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Amen to that! COuldn't agree more.

Pete, what is your take on Salerno's argument that in one sense Hayek was a part of the problem in the 1930s because he promoted "equilibrium thinking" at the LSE, as a result of the influence of Weiser?
http://catallaxyfiles.com/?p=2098

PS Dont miss John Quiggin's comments on the Catallaxy piece. He is a professor of economics and the leading leftwing blogger in Australia. I have lately been lobbing some range-finding shots into his Weekend Reflections section which is open house (to his credit). My Sept 22 piece calls for Peter Boettke to come over as my big brother and bash up the bullies who have set upon me.

http://johnquiggin.com/index.php/archives/2006/09/22/weekend-reflections-37/

From Weekend Reflections Sept 22

September 23rd, 2006 at 8:04 am
The rejoinders from Nicholas Gruen, John Quiggin and James Farrell at the end of last weeks Reflections have raised a number of issues about the contributions and achievements of Keynes (of the General Theory), Samuelson and others. To put my challenge in a nutshell, I am not convinced that the approach by way of mathematica formalism and aggregation results in theories that relate to the activities of flesh and blood people going about their business in the real world. So if economics and political economy are concerned with the real world then it is a moot point whether the mathematical formalists and GET theorists should be regarded as economists at all, let along great and helpful ones.

This raises the kind of issues about the nature and purpose of economics that Menger and Schmoller addressed in the methodenstreit over a hundred years ago. Working economists, people unlike myself who are actually DOING economics rather than just talking about it, may not see much point in this kind of debate but I think it might be worthwhile to have a go at it. Anyway, since you guys are ganging up on me, like bullies in the schoolyard, and because I am not trained in economics, working in economics or in touch with economists on a daily basis for discussion I am going to run off and get my big brother Pete Boettke to help.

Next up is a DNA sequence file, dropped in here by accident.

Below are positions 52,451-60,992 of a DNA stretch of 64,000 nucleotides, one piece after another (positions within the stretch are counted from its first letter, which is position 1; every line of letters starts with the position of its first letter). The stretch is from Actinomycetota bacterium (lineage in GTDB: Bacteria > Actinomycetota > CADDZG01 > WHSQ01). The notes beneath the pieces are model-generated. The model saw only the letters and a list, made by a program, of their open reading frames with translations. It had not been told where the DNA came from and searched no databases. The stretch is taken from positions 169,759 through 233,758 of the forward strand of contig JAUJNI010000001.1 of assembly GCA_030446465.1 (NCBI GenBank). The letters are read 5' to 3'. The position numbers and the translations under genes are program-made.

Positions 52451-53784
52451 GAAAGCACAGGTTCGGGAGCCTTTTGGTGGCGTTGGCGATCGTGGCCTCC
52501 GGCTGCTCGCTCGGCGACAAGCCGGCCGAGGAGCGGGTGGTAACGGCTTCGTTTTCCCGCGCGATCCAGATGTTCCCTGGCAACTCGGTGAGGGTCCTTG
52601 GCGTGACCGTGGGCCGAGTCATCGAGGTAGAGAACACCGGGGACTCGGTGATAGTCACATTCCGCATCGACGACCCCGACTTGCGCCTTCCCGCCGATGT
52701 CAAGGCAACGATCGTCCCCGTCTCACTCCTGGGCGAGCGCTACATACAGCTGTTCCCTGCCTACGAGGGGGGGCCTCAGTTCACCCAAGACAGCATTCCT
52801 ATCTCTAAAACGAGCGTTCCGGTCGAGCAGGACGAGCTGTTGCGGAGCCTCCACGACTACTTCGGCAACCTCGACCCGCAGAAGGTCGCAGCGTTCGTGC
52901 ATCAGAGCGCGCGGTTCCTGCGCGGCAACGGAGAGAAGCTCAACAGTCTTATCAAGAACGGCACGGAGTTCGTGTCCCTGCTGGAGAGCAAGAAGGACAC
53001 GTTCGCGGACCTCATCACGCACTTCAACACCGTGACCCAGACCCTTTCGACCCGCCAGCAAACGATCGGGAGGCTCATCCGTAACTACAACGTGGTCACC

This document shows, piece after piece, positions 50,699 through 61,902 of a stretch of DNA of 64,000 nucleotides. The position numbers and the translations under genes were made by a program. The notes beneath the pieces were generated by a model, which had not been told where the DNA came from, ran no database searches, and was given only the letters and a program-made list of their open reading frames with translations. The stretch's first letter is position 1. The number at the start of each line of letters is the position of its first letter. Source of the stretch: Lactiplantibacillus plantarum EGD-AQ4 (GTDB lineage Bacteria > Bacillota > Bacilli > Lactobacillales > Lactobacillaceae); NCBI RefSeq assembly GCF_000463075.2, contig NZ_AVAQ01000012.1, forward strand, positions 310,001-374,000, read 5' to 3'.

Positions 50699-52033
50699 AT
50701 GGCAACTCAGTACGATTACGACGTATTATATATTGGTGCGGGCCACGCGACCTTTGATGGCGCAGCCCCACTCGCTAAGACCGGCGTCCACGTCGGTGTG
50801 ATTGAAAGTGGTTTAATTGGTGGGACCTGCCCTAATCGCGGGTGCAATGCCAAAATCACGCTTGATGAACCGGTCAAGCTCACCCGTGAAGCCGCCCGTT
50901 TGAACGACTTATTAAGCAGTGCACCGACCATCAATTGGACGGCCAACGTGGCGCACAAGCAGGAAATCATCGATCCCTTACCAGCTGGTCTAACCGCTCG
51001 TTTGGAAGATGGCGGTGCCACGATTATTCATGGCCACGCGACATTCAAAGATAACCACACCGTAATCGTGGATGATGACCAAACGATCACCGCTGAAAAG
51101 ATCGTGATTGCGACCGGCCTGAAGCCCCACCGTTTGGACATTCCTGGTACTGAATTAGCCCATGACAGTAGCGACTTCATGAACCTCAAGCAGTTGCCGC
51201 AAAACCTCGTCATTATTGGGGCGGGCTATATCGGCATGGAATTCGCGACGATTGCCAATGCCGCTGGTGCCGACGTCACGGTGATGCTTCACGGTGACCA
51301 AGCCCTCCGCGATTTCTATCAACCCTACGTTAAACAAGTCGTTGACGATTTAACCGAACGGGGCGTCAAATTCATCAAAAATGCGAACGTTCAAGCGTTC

This long piece appeared in the journal Critical Review (1997).

http://economics.gmu.edu/pboettke/pubs/articles/boettke-cr.pdf

Several people replied, Daniel Hausman, Robert Heilbroner and Thomas Mayer, then Boettke replied to them

http://economics.gmu.edu/pboettke/pubs/formalism_in_contemporary.pdf

Boettke concluded that the problem with modern economics is that it restricts the questions we can ask about the real world. He stands by the historical narrative, with Knight, Mises, Coase, Hayek, Buchanan, Olsen. He questions the contribution of such brilliant formalists as Tinbergen, Arrow, Lucas, Samuelson and more recently Stiglitz. His judgement is not shared by most economists and he asks why not?

These issues will take some time to explore and I will post a summary of Boettke’s arguments in due course to invite further discussion. This exchange may need to go on for some time and it will make some demands on the patience and goodwill of all parties. I will have to learn some more economics and other people will need to come to grips with some ideas that they will not at first find congenial. So be it!

jquiggin Says:
September 23rd, 2006 at 10:29 am
“demands on the patience and goodwill”

Rafe, you’re close to exhausting this with your repeated insults directed at other participants, claims to superior knowledge in fields where your ignorance is evident and so on. Your latest post hasn’t helped.

If you want to continue, I suggest a retraction of various remarks you’ve directed against others is in order. I certainly don’t intend to respond any further until this is forthcoming.

From Weekend Reflections Sept 15
Rafe Says:
September 19th, 2006 at 1:30 pm
John I do not mean to be rude, as most people know I am the very soul of conviviality and civility.

However I really want to know what error in Popper you think has been corrected by Lakatos, or what it is about the ideas advanced by Lakatos that represent an advance.

In fact the program initiated by Latsis and Blaug and others such as Wade Hands to upgrade economics by the introduction of Lakatos has produced a mass of papers but zero progress that can be detected.